Elegant Data Initialization for Spring Projects

So you want some initial data to be available to your spring project. You can use Hibernate's import.sql but let's do it with Java 8 and Spring Data JPA Repositories.

Case: Make sure there is an admin user, if not create one with desired roles. (Sample Data: username: admin, password:admin and has ROLE_USER, ROLE_ADMIN roles)

Model:

@Entity
public class Role {  
    @Id
    private Long id;
    private String name;
    private String description;
}

@Entity
public class User {  
    @Id
    private Long id;
    private String username;
    private String password;
    @ManyToMany
    private Set<Role> roles = new HashSet<>();
}

Data JPA Repositories:

public interface RoleRepository extends CrudRepository<Role, Long> {  
    Optional<Role> findByName(String name);
}

public interface UserRepository extends CrudRepository<User, Long> {  
    Optional<User> findByUsername(String username);
}

Initialize Data:

@Component
public class Bootstrap implements InitializingBean {

    @Autowired RoleRepository roleRepo;
    @Autowired UserRepository userRepo;

    @Override
    public void afterPropertiesSet() throws Exception {
        Role roleUser= roleRepo.findByName("ROLE_USER")
                .orElseGet(() ->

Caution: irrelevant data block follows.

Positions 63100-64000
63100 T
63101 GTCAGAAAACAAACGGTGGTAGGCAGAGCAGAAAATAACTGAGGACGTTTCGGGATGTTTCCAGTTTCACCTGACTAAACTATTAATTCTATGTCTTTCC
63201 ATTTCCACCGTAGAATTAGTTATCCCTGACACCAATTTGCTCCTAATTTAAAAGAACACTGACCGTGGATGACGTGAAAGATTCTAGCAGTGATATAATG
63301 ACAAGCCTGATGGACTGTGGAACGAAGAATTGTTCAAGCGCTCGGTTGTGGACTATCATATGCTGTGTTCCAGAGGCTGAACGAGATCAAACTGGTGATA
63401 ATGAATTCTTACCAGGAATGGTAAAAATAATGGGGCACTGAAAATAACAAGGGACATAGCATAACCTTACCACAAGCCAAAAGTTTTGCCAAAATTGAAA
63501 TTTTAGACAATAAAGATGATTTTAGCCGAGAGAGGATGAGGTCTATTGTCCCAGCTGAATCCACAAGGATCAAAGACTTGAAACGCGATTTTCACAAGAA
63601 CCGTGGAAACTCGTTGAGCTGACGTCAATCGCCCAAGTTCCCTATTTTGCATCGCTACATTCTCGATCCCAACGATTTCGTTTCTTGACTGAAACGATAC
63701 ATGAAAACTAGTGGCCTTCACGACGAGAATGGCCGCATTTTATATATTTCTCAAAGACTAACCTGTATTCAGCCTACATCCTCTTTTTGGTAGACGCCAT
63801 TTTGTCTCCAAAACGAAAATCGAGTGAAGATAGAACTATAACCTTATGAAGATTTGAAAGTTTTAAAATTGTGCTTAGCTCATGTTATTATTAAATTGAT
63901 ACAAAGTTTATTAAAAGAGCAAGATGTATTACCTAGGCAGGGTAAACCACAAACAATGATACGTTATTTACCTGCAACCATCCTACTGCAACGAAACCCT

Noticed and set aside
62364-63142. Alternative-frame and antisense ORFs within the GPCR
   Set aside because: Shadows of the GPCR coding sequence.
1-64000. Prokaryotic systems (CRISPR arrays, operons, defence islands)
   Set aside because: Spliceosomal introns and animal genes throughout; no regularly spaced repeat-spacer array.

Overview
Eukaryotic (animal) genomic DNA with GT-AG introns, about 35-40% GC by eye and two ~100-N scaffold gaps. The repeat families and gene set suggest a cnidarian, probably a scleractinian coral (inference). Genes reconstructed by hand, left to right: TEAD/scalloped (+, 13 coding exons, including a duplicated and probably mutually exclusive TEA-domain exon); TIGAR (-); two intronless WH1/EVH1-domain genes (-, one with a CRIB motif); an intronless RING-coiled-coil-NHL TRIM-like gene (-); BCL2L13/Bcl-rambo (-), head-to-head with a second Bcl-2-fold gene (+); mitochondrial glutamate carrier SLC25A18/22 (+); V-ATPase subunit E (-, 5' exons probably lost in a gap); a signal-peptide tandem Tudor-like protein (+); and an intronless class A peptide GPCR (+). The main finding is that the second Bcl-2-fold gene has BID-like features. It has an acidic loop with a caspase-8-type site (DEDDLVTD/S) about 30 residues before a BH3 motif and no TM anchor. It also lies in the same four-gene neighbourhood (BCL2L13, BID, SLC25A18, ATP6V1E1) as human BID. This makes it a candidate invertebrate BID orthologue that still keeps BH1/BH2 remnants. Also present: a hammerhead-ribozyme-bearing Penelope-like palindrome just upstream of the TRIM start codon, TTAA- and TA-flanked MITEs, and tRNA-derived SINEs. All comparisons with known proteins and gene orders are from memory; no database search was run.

roleRepo.save(new Role("ROLE_USER", "User Role description"))
                );

        Role roleAdmin = roleRepo.findByName("ROLE_ADMIN")
                .orElseGet(() -> 
                    roleRepo.save(new Role("ROLE_ADMIN", "Administrator Role description"))
                );

        User user = userRepo.findByUsername("admin").orElseGet(() -> {
            User u = new User("admin", "admin");
            u.getRoles().add(roleUser);
            u.getRoles().add(roleAdmin);
            return userRepo.save(u);
        });
    }
}
  • We make the class a @Component implementing InitializingBean interface. This will make sure afterPropertiesSet() method will be called for each startup, after the injections are complete.

  • Since our repositories return Optional values, we can use orElseGet on them to create domain objects if they don't already exist in the database. This was the Grails' way of writing bootstrap.groovy files. Don't know if it is still the case.

  • Above classes are simplified to give you the main point. Real life code probably will use Spring Security GrantedAuthority and UserDetails interfaces, and a password encoder.